Let’s face it, nobody likes to lose a game or feel left out if they aren’t getting as much playing time as they’d like. Children are especially vulnerable to expressing negative emotions because they have not developed the knowledge or maturity to deal with these trials constructively. It is entirely natural and healthy for humans to feel competitive as long as the feelings are dealt with positively.
The good news is that kids can be taught healthy traits and can develop the maturity to deal with these types of emotions.
A first good goal to achieve is teaching our children that they should first play sports to have fun. Remind them that winning or losing does not equate to them being good or bad. Teaching children to lose gracefully will also help them with friendships as well as team sports. No one wants to be around a sore loser, and learning the skills to deal with these emotions early will help them excel farther in life.
That old saying “it’s one percent what happens to you and ninety-nine percent how you react to it” is especially true with sports as well as many other aspects later in life.
Some good emotional coaching on sportsmanship can provide some important lessons that can stick with them for a lifetime. If your child is upset about losing or their progress on the playing field, here are some tips that will help teach them about good sportsmanship:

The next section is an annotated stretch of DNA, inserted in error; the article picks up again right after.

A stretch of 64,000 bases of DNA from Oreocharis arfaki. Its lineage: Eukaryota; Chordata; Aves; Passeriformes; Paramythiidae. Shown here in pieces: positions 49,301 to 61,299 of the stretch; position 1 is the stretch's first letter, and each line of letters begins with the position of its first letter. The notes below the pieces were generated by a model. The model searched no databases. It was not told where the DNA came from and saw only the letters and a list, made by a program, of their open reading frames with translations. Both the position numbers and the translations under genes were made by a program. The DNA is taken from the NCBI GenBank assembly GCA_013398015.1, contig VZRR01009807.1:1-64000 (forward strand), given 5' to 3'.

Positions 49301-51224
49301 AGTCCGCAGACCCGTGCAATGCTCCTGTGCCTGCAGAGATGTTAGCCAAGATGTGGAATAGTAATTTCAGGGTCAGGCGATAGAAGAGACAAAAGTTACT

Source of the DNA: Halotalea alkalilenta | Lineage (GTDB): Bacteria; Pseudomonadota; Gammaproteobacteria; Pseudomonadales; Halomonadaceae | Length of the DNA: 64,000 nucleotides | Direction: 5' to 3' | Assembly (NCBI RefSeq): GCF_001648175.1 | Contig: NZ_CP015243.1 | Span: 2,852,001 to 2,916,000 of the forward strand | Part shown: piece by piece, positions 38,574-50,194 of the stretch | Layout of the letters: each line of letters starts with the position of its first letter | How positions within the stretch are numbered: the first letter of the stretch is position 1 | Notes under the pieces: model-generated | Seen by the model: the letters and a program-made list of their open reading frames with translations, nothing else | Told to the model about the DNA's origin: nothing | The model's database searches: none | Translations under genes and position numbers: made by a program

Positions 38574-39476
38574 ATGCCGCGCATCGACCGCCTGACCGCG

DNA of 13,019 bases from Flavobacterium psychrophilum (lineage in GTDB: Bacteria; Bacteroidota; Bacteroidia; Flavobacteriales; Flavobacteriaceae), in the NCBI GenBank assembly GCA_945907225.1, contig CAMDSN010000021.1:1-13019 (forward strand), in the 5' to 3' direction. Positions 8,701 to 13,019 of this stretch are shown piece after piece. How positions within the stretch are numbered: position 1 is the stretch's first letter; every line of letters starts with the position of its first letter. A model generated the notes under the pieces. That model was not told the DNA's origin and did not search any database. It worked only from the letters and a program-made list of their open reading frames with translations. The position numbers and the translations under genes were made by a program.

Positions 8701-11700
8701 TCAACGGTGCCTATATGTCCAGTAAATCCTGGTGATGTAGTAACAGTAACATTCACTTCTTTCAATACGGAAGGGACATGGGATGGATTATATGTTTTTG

Most off the field issues or negative feelings can be handled with calm, teachable moments. Redirecting the child and reassuring them about things they do well can help calm them and inject fun thoughts into the conversation. Then they can calmly express what is bothering them and allow for constructive ways to teach aspects of sports that do not always go as children would like.
These are teachable moments that can help mold a child’s conduct into positive behaviors and prepare them to grow their maturity level.
The Penalty Box
Most games have penalties for unsportsmanlike conduct that are designed to change negative behaviors. Establishing a set of rules for outbursts or cheating can teach kids that there are positive and negative effects depending on how they express themselves.
Kids will make mistakes, so each time is a teaching moment to reinforce a positive social behavior.
Things like excessive celebration are the other end of the spectrum. Learning to be graceful winners in sports is just as important as being gracious losers.
Kids need to learn they will not always win or always lose.
There will be times when they are on a strong team where winning comes effortlessly and times when they are on a weak team where winning doesn’t come as easily.
These are all times when we can teach them to continue to strive for personal excellence which means to extend grace no matter the outcome and be a student of the game so that they can contribute their best effort.